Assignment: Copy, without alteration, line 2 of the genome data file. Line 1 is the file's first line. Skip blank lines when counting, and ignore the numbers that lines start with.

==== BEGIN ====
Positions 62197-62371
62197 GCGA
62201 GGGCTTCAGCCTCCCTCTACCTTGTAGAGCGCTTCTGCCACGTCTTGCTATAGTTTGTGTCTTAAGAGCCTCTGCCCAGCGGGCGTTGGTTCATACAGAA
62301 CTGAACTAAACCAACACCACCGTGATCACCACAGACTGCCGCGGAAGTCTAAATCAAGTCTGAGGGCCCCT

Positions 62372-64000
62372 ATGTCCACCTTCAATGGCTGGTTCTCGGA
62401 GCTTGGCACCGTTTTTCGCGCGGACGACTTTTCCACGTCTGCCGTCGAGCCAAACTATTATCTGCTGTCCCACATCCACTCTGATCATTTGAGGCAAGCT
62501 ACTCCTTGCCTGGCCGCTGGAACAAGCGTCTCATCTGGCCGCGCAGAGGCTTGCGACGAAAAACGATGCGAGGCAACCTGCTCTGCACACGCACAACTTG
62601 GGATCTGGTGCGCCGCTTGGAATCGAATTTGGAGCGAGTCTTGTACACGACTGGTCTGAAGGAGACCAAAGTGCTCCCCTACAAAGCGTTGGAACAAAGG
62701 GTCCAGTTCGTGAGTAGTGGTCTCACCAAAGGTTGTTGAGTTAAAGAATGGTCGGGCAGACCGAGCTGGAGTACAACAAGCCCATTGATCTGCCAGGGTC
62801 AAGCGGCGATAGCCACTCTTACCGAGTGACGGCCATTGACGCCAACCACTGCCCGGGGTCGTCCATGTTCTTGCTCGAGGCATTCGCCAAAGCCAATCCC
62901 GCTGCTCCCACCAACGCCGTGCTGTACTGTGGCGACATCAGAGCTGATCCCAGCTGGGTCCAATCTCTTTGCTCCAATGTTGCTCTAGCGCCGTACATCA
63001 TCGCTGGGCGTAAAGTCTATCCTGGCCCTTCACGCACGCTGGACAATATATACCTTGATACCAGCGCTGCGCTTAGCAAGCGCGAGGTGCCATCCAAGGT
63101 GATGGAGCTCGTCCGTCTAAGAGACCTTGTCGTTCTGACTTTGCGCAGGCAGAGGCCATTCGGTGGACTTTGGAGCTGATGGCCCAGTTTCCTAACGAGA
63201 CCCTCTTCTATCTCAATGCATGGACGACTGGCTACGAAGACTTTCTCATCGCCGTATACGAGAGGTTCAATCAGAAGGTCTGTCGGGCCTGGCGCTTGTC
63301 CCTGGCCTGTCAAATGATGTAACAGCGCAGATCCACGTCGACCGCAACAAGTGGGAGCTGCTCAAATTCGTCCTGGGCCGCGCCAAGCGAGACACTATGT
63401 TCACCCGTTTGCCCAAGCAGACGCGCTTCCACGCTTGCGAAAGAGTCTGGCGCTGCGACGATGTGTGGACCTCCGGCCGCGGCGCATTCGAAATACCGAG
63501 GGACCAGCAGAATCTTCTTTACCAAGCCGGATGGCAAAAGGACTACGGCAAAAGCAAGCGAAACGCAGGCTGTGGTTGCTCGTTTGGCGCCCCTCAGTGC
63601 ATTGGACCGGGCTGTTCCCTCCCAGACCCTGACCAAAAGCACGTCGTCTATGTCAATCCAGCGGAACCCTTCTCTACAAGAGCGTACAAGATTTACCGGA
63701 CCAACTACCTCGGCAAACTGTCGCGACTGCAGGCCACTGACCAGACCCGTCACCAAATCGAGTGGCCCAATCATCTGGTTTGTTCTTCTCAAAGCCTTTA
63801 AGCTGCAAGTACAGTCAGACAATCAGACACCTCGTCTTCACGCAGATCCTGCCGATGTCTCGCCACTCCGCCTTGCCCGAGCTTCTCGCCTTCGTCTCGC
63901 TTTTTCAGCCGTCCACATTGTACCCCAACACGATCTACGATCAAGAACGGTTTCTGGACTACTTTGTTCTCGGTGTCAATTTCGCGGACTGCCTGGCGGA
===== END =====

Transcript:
62197 GCGA